I think we can all agree that there are some books out there that, if you don’t like them, it’s a good indi­ca­tion that you are an evil alien come to this plan­et to enslave human­i­ty and turn Earth into one giant human-being-oper­at­ed bat­tery for your space­ship.  Like, seri­ous­ly.  If you don’t like Pride and Prej­u­dice just don’t even talk to me.  We aren’t friends and nev­er will be.  Here are some oth­er books that you’ll love or your mon­ey back.*


Emma by Jane Austen:  Austen is one of my favorite authors.  Her books are full to the brim of wit and are extreme­ly fun­ny.  Her abil­i­ty to write char­ac­ters three-dimen­sion­al­ly, espe­cial­ly when her sub­ject mat­ter is pret­ty restrict­ed to love sto­ries among the land­ed gen­try of Geor­gian Eng­land, is phe­nom­e­nal.  Emma is a great choice of book if you’ve nev­er read any Austen or if you’re already a fan of any of her oth­er books.





Big Fish by Daniel Wal­lace:  Though pub­lished in 1998, Big Fish def­i­nite­ly has a place among great lit­er­ary clas­sics.  A fusion of Homer’s Odyssey, Joyce’s Ulysses (anoth­er book which bor­rows exten­sive­ly from The Odyssey, obvi­ous­ly), and Amer­i­can Tall Tales, Big Fish is a sto­ry for the ages.  Fol­low William Bloom as he tries to dis­cov­er the truth of his father’s strange and fan­tas­ti­cal life.  If you love the idea of read­ing Homer but are daunt­ed by the lan­guage and the sheer girth of The Odyssey, give this book a try.




One Hun­dred Years of Soli­tude by Gabriel Gar­cia Mar­quez:  Man.  This book.  It’s a giant.  In terms of influ­ence, sig­nif­i­cance, and impor­tance, this book is almost beyond com­pare.  The sev­en gen­er­a­tions of the Buen­dia fam­i­ly that pop­u­late this epic nov­el are both more fan­tas­tic and more real than real life.  Also, nam­ing a char­ac­ter Aure­liano Buen­dia pret­ty much guar­an­tees suc­cess.





Jane Eyre by Char­lot­te Bron­te:  Ahead of its time in a vari­ety of ways, Jane Eyre is the book to read if pro­to-fem­i­nism, pre­cur­sors to mod­ernist prose, or incred­i­bly mov­ing sto­ries of per­son­al growth and love are things you like.  Can’ t say it fair­er than that.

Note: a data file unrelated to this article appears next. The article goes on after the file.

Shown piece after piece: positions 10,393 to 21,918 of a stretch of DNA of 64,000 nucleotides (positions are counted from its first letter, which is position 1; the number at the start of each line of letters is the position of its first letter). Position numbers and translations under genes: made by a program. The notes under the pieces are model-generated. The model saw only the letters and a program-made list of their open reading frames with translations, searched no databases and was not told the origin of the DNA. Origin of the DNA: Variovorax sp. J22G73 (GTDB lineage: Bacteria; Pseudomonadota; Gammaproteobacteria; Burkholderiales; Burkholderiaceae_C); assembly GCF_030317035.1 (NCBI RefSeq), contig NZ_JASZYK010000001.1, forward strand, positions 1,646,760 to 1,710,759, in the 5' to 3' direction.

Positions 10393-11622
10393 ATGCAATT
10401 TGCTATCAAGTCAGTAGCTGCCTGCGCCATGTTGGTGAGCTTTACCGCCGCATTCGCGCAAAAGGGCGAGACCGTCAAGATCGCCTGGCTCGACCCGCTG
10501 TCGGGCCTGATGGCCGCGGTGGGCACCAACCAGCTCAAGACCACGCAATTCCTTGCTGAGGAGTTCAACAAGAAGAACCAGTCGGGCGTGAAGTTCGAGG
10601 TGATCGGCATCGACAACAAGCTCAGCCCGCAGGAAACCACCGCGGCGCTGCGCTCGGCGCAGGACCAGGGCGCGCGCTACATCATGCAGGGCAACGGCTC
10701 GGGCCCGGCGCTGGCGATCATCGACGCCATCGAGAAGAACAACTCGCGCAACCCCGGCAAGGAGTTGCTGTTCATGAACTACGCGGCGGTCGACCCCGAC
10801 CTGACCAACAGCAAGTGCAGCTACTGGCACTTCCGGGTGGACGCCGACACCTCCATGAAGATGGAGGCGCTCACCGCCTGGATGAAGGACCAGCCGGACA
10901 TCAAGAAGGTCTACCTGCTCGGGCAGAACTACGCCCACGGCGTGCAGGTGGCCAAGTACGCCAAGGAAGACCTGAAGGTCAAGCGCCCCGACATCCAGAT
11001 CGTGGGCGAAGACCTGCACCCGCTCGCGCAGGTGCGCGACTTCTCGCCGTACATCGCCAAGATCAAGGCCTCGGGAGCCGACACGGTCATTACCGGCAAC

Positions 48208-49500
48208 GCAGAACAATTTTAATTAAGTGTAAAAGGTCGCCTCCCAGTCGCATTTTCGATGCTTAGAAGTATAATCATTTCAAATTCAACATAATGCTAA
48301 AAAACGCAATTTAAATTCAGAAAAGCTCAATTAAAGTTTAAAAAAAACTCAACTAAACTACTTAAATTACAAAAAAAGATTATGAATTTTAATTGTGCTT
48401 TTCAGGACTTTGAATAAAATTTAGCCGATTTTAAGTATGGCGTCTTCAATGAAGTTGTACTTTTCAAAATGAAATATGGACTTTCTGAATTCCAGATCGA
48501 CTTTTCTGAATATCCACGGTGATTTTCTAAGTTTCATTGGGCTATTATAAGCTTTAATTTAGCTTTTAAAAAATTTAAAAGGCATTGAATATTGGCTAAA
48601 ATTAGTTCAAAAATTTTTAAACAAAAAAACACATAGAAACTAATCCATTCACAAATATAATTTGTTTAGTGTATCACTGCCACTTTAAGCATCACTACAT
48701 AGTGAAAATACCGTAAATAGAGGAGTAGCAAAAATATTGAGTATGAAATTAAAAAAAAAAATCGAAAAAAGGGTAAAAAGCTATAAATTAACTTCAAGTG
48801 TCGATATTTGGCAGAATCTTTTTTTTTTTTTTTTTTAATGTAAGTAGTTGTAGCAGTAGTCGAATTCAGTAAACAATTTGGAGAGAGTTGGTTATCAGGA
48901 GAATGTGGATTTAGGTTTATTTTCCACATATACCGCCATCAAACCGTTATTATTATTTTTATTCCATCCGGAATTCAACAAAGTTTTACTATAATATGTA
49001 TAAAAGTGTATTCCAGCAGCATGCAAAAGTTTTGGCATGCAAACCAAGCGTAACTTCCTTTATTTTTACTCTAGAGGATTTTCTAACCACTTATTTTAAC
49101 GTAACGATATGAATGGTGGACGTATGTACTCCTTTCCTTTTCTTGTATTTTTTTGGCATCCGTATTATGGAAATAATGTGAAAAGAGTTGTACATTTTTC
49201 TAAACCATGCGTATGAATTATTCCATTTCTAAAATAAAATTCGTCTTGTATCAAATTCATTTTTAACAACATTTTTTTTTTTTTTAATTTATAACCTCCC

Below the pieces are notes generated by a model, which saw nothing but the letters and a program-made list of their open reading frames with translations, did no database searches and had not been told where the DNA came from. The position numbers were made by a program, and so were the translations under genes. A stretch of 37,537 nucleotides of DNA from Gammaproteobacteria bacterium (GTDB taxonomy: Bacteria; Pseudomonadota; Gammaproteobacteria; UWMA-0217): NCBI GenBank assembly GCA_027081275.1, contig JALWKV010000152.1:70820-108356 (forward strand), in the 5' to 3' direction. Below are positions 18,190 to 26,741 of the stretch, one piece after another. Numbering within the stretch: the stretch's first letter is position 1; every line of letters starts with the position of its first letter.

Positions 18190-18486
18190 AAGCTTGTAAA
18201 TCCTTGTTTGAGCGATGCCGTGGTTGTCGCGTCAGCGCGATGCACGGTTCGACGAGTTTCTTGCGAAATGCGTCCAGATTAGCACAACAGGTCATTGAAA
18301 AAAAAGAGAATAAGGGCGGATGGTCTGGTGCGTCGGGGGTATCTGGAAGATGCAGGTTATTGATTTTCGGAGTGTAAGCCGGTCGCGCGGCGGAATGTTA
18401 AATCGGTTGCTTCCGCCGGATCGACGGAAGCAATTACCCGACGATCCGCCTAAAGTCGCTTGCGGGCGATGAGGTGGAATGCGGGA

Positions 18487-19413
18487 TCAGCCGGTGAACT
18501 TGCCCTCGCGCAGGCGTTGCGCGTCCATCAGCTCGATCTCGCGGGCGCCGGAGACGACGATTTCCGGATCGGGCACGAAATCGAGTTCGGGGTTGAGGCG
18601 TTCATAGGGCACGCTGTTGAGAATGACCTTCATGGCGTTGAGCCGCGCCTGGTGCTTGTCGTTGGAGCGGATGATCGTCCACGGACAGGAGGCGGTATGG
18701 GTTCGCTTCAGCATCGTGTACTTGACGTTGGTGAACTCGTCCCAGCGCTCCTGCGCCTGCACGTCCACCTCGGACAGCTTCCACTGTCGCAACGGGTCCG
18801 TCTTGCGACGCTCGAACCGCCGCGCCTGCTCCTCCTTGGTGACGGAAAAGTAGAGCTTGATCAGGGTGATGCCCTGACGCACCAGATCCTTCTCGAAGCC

gone with the wind

Gone with the Wind by Mar­garet Mitchell:  This book is a huge time com­mit­ment.  Though it’s been tout­ed as com­pul­sive­ly read­able since it was first pub­lished in 1936, there’s no deny­ing that GwtW is not for the faint of heart and/or biceps.  Sure, may­be Mitchell’s char­ac­ter­i­za­tion of South­ern­ers and African Amer­i­cans is slight­ly (or more than slight­ly) con­tro­ver­sial, but GwtW is a book that has endured and been pop­u­lar for almost a cen­tu­ry, so she must have done some­thing right.  (Also, Vivien Leigh is super pret­ty.  Not a fac­tor in appre­ci­at­ing the nov­el, I know, but if you cheat and just watch the movie, you’re in for a treat.)




The Adven­tures of Sher­lock Holmes by Arthur Conan Doyle:  Sher­lock is par­tic­u­lar­ly great for sum­mer read­ing for a vari­ety of rea­sons.  First is that the sto­ries are com­plete­ly riv­et­ing and are way too much fun to even con­sid­er putting down for an instant once you get into one.  Sec­ond is that, because the Holmes sto­ries are a col­lec­tion of short sto­ries, not a sin­gle, long nov­el, it’s easy enough to fin­ish one quick­ly and be able to take a short beach break or pop­si­cle break or what have you.



Hap­py read­ing!  And stay tuned for more KU Sum­mer Read­ing lists com­ing soon to a com­put­er near you!


*Just kid­ding.  We do not give refunds under any cir­cum­stances.  Sor­ry.  I will bet you ten bucks that you’ll like any book on this list, though.  Come in, buy a copy, and shake on it.  You come back and tell me you didn’t like it, I’ll pay up. 

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So, what do you think?